Ladew Topiary Gardens situated in the hunt country of Northern Maryland hosted Judith B. Tankard, a landscape historian and author of the newly published book, Gertrude Jekyll and the Country House Garden. Gertrude Jekyll was an artist who applied her keen eye of color to her garden beds, Ms. Tankard explained. Her study of color highly influenced the placement of shades of lavender, purple, yellow, white and punctuations of red plants. The English "Country House" magazine which is still in publication today, said Ms. Tankard, featured Jekyll's "painting" garden style and so began her influence in gardening that is followed by English gardeners to this day.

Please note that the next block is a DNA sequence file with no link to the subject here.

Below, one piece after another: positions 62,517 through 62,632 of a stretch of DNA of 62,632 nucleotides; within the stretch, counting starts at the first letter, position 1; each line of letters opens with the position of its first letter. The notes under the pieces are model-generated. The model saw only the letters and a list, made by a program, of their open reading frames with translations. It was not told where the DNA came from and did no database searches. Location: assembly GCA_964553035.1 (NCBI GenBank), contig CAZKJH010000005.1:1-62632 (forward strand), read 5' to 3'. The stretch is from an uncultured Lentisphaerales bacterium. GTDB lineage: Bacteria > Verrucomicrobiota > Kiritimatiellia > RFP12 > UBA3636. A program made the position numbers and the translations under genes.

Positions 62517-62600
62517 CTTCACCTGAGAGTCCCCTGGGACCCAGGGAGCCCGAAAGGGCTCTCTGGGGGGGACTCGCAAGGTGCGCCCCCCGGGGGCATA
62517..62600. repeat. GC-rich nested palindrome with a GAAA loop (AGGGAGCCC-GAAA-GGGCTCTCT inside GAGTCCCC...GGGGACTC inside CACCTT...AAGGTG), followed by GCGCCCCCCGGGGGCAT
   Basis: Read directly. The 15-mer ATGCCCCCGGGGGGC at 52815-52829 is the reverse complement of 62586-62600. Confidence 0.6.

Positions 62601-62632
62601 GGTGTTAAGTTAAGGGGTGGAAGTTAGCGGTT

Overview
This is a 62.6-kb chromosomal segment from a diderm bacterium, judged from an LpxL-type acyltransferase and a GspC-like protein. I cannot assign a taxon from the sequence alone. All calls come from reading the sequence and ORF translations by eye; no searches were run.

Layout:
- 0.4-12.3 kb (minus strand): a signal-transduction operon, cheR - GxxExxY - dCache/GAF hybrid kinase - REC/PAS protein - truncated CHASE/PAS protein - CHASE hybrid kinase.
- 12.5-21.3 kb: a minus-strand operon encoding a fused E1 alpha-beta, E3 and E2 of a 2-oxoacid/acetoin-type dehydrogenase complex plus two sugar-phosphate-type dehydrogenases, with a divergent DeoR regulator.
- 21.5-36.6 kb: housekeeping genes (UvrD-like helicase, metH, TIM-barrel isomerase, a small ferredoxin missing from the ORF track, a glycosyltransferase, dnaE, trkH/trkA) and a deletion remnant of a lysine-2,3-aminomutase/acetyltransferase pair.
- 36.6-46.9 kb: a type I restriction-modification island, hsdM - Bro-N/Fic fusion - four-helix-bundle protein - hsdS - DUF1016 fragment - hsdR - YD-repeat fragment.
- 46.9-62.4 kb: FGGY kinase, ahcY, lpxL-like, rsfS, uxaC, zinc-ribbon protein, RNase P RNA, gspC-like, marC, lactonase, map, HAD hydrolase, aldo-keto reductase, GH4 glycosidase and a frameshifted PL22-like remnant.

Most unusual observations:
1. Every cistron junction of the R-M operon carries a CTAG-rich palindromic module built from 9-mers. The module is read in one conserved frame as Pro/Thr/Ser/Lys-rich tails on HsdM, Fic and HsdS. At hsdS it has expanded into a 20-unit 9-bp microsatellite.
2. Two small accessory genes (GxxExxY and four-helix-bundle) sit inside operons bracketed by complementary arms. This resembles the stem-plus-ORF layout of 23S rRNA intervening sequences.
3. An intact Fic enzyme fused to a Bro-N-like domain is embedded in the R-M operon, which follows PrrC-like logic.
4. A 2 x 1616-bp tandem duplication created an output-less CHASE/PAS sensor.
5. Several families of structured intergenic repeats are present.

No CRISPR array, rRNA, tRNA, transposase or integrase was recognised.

The author of the book, Gertrude Jekyll and the Country House Garden, Ms. Tankard explained that Sir Edwin Lutyens, an architect and Gertrude's junior, worked in collaboration with Gertrude. Lutyens was commissioned to design homes, many in the Cotswolds of England, and Gertrude Jekyll was commissioned to design the appropriate beds for the Lutyens' homes.
This gardening style of the early 20th Century forged a path away from the bedding out of the Victorian style and began what is now known as the Arts and Crafts style which can be seen at her home Munstead Wood, designed by Sir Edwin Lutyens in the Cotswolds.